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 A Website Dedicated to Explaining

 CONSCIOUSNESS 

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For those who might want to dig more deeply into this subject and get the “big picture,”  here is the Amazon description of my latest book

God and the Limbic Brain

Finally a book which delivers what it promises: the one and only true explanation of consciousness and how relates to matter. It is with this objective that the book explains why the limbic design of the brain requires, by scientific necessity, that consciousness and God are one and the same—based on the many proofs that the seeing-of-an-image is exactly equal to the success by which disorder is contained and, equivalently, a tiny expectancy gap narrowed.

Consciousness becomes envisioned as the transcendent light by which an image is seen, the light which carries the energy regressively released when, in the momentary absence of a finite image, existence is challenged by nonexistence, life by death, and matter by non-matter—a collision that is mediated by the brain’s energy-regulating limbic core.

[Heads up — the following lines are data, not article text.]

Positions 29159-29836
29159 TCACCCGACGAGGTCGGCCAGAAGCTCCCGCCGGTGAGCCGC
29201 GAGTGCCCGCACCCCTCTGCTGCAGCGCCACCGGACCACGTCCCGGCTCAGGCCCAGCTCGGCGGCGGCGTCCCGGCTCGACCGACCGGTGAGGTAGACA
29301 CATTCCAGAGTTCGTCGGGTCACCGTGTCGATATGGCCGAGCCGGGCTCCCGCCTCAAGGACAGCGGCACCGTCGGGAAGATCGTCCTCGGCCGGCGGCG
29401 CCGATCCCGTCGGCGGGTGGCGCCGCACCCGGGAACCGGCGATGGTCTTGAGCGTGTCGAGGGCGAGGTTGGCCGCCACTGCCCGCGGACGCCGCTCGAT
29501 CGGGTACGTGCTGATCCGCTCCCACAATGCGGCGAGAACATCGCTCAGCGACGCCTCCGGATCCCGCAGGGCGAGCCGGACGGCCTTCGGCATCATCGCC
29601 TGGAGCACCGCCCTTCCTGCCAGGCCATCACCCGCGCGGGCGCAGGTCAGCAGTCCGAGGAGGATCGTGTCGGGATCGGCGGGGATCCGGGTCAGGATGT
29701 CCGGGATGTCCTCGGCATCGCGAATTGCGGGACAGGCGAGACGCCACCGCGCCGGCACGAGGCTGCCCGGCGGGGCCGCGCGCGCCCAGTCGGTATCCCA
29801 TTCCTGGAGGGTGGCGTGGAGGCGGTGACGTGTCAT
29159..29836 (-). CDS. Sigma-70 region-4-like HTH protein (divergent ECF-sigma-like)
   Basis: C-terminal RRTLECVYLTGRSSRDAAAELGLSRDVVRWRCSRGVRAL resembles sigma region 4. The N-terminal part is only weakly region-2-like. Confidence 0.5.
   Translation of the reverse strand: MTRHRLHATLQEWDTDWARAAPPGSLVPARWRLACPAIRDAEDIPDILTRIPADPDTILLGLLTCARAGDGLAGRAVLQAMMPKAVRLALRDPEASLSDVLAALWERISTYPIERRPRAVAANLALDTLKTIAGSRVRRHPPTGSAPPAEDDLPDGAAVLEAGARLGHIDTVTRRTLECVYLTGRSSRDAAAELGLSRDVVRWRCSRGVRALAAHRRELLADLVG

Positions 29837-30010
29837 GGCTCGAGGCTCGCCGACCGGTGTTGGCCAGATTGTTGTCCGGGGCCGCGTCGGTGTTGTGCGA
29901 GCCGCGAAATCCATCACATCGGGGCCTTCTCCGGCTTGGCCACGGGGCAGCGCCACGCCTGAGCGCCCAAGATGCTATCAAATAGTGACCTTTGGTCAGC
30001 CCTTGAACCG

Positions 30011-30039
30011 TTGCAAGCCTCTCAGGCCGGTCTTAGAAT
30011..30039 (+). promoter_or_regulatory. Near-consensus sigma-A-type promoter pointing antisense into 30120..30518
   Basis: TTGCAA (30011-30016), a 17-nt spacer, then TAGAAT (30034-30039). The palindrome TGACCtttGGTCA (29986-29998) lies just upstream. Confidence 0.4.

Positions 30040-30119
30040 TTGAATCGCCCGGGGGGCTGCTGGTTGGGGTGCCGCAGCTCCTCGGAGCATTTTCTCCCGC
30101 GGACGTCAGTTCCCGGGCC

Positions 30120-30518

This brain’s limbic logic requires that God, not matter, is fundamental, such that an image within an encompassing sense of self can be seen as representing opposing tendencies toward and away from nonexistence, respectively—in the very image of God. A mind-boggling further insight emerges: an image is the sole means by which disorder and the Second Law of Thermodynamics are contained—irrefutably proving the existence of God.

The book proves these claims from a number of angles ranging between the easy-to-understand quantum emission of light and the striking parallel that exists between the release of life-producing molecules from dying stars and the orgasmic emission of DNA containing molecules—at the exact point where in the absence of this emission nonexistence threatens to gain the upper hand. It is indeed the exciting cross-correlation of seemingly unrelated ideas that makes this book a winner.

The author’s zeal for resolving the paradox of mind and matter earned him a position in MIT’s prestigious Neurosciences Research Program in 1970 and election to the Society for Neuroscience in 1972.

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(Kindle also available)

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